Institute of Para-Enactment Research
Softcore Historicism and Embodied Heritage


Deindustrial heritage

The term “deindustrialization” refers to the process of economic, social and cultural change in many regions of the global north derived by the successive removal or reduction of industrial capacity or activity.

Derived by the development of higher productivity in manufacturing plants and their decentralization to the so-called “developing countries” to reduce labour cost.

Deindustrialization in cultural studies had brought increasing attention from its multiple social consequences of the disappearance of industrial traces in urban space, but also for the silencing of the narratives of the a working class  with no interpretive authority.

In para-enactment research, the parallel growth of deindustrial process and the popularization of historical reenactments derives from the necessity of post-industrial societies to produce new symbols that could connect with their pre- or anti-industrial backgrounds, dealing from nostalgic pasts to utopical alternative presents. Medieval markets or napoleonic battles operate as radical negations as they relate with pre-industrial collective formations, craftsmanship. Locally rooted and negatedly global, reenactments rarely represent migration or working class narratives, having as prominent exception the reenactment of the Battle of Orgreave coordinated by Jeremy Deller in 2001. Deller´s reenactment is in fact a prominent couterexample that, even if mediating a conflict directly related with an industrial environment (a miners strike),  it does positions itself already on a post-industrial setting (1984, after Margaret Tacher´s decision to close collieries and leave over 20.000 mine workers unemployed). On Deller´s reenactment, Representing post-industrial heritage is by no coincidence conducted through a format normally reserved to  the staging of a pre-industrial past

The following excerpts bring some concepts about deindustrial heritage and were written by Stefan Berger as guest editor of the Journal “Labor, Studies in working class history”.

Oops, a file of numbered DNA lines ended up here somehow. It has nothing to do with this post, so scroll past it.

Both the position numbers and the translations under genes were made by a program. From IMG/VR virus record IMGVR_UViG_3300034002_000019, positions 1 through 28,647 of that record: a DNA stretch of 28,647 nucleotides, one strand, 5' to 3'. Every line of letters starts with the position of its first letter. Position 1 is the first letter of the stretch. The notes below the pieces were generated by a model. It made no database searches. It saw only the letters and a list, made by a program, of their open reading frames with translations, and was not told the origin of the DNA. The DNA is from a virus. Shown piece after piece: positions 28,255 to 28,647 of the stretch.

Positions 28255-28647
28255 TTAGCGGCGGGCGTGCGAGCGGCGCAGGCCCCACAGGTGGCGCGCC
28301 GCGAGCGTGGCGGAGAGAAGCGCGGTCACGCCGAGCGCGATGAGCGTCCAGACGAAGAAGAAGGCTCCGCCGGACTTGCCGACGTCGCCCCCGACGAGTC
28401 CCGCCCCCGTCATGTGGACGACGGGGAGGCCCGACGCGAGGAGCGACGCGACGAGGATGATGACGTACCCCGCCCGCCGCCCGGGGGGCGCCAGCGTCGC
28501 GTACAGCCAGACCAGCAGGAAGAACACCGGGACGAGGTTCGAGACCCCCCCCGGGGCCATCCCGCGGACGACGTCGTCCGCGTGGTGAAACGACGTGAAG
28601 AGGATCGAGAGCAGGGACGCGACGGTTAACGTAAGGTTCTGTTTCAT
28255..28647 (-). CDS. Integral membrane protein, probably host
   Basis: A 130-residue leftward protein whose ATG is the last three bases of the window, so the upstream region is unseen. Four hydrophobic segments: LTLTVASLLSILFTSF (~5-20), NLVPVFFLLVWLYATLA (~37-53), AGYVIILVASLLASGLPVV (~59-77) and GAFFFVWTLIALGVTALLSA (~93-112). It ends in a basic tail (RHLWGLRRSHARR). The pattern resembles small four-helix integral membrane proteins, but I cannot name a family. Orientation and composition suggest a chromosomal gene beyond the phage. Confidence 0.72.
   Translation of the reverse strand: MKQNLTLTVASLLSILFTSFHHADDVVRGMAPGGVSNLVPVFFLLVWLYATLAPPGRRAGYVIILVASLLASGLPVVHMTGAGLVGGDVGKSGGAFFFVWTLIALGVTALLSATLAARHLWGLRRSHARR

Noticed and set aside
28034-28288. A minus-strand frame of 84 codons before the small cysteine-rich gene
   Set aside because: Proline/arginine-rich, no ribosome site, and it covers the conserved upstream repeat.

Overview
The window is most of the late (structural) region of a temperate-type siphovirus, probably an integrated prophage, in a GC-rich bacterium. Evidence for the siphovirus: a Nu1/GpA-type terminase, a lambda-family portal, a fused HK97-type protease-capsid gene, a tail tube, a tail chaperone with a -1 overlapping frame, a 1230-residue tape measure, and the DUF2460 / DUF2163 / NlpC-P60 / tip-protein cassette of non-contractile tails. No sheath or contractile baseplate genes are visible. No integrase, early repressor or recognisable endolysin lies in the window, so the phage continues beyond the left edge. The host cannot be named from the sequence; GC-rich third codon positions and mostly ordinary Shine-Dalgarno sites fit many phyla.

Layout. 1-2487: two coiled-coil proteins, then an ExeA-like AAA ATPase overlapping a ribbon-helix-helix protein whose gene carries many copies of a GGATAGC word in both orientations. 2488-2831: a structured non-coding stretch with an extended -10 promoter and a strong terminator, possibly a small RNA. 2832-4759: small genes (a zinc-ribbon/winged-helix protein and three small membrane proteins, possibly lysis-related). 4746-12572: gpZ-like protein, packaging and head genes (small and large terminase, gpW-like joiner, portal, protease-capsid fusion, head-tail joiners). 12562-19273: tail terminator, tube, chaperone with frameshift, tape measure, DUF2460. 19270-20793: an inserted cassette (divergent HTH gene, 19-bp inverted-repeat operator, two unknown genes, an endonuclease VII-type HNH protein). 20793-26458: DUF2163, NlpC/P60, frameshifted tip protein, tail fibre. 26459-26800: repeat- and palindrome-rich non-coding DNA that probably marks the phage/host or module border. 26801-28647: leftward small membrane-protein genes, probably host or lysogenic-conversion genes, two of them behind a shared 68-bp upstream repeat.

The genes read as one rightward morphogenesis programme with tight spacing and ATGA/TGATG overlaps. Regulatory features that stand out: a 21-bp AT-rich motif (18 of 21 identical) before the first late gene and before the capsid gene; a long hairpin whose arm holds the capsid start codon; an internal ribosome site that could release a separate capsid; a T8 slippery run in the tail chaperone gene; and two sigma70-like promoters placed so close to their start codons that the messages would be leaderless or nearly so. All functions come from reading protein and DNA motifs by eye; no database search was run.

“With the cultural turn in the human sciences and the rise of memory stud-ies from the 198os onward, scholars from different disciplines sought to de-essen-tialize the category of experience by turning their attention to narratology.'' They were interested in recovering lived experiences but understood that remembering is a social and political process and that forced forgetting is an integral part of the deindustrialization process. Narratives of deindustrialization are also present in a whole variety of industrial heritage initiatives. These include industrial museums and other heritage tourism sites that present their own narratives of industrialization and deindustrialization—processes that, as Tim Strangleman has pointed out, are tightly connected."

Next to the prominence of class narratives, there are also narratives of ethnic-ity that underpin nonspatial construction of identity in industrial and postindustrial spaces. In most industrial regions of the world, industrialization was accompanied by migration, and migrant labor played a prominent part in the construction of industrial spaces." In many places, this migrant labor came first from within the nation-state and, later, from outside. In the latter case, we encounter construction of  "indigenous), and "foreign" ethnicities in industrial spaces.”

Berger, Stefan, and Steven High. “(De-)Industrial Heritage.” Labor 16, no. 1 (2019): 1–27. https://doi.org/10.1215/15476715-7269281.

︎︎︎ Berlin, 2022

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